You know that hitting the Tab key in Internet Explorer moves you from link to link. So why do you have to listen to your screen reader say "link" before reading each item that you tab to? Well, you don't if your screen reader has a function that lets you change the order in which items are spoken.

Reading System Messages After an "Illegal Operation"

Your computer has stopped responding to commands. Maybe it even played the familiar sound that tells you a crash has occurred. But, what is the problem? Can you do something to fix it? Maybe—if your screen reader is able to read the dialog that comes up after a crash.

Sometimes it's necessary to cause an application to shut down without going through the preferred channels (like pressing Alt-F4, for example). In Windows 95 and 98 you can do this by pressing Control-Alt-Delete. This string of commands brings up a window with options to shut down selected applications or the whole system and can be a lifesaver (at least a document saver). But, if your screen reader doesn't speak this window and its controls, it's nearly impossible to make use of it.

A Generic Way to Read the Status Line

Whether you are working in a word processor, an e-mail program, or Windows Explorer, you can find helpful information on that application's status line. You will find it instantly if your screen reader has a hotkey to read the status line. In Window-Eyes press Control-Insert-S; in JAWS for Windows press Insert-PageDown. If you use Window Bridge, press Caps-Delete. OutSPOKEN users should use Control-Shift-Keypad-Slash.

Reading Sentences and Paragraphs

Your boss asked you to edit draft nine of his memo on the department's priorities for the next fiscal year. His tortured syntax just won't stay in your head if you listen to the whole document, but your fingers will fall off if you move through the 207-page composition with the down-arrow.

Traditionally, most screen readers have not had the ability to read the current sentence or paragraph, and those that did could not read these units flawlessly. More useful than the ability to read the current sentence or paragraph, though, is the ability to move forward through a document by these units. However, screen readers find it quite challenging to be certain where sentences break and what belongs with the paragraph. Some screen readers can read these units only in certain situations and only in certain word processors. A partial solution to these problems is to use the word processor's command to move to the next sentence or paragraph and then persuade the screen reader to read the correct text.

Quick Access to the System Tray

You sat down at your computer last night to read your e-mail. First, you started playing your favorite CD, but you can barely hear the music. Why? It was loud enough the night before.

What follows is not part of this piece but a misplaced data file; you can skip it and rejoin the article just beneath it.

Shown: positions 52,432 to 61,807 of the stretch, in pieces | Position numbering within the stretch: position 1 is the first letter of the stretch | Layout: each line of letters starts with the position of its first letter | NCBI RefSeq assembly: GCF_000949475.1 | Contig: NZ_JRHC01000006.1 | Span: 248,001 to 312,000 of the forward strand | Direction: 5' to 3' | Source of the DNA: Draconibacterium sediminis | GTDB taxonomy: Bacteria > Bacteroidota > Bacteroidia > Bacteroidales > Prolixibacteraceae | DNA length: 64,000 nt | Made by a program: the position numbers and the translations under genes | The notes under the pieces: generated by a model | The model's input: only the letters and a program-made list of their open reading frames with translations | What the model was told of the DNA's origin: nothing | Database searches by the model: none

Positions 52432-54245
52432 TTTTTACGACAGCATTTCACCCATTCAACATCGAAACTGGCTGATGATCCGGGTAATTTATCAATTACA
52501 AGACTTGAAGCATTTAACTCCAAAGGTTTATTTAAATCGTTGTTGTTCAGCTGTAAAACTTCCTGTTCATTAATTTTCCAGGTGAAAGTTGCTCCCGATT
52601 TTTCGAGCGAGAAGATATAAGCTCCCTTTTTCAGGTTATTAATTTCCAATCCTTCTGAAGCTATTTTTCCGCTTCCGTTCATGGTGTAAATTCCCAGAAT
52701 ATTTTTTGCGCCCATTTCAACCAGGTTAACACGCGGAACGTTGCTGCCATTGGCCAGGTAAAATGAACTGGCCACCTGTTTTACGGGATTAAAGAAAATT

Your screen reader may be able to help. Access to your PC's System Tray—located below the Windows toolbar and not accessible normally from the keyboard—allows you, among other things, to adjust the volume of music played by your CD drive. In JAWS for Windows, press Insert-F11. In Window-Eyes, press Insert-S. Window Bridge users should press Shift-Control-S. When the list of items in the System Tray appears, arrow down to find "Volume." Hit Enter. This will bring up a "context menu" that allows you to do several things, including adjust the volume.

Copying Reformatted Versions of Web Pages

You have found your favorite radio station's schedule on the web. However, it is posted as a complicated table. Reading from left to right you have the weekday schedule, the Saturday schedule and the Sunday schedule. Reading from top to bottom, you have a list of the programs scheduled at different hours of the day. It's just too difficult to figure out what show is on at 11:00 AM on Saturday.

If your screen reader allows you to copy the reformatted version of the page, you are in luck. You would hit Control-A or Control-Shift-End to select the entire page. Then hit Control-C to copy the text. Alt-Tab to your word processor and paste the text there with Control-V.

An Imperfect World

In a perfect world, or even a pretty good one, it would be possible to install a piece of software and a screen reader, then get right to work. (Actually, a perfect world wouldn't involve installing anything and software would work without a screen reader.) In reality, a lot of "tweaking" is necessary. Beyond tweaking, the user must have a great deal of knowledge and skill.

We have found in our computer travels that even intermediate and experienced users don't know some of the wonderful efficiency features lurking in their most important piece of computer equipment. Although it may be fair to say that "we shouldn't have to know this," it is also true that those among us who do have the best shot at good jobs, interesting hobbies, fulfilling careers—maybe even happy marriages and healthy children! So start exploring all the advanced features discussed in this Product Evaluation, and who know what will happen next!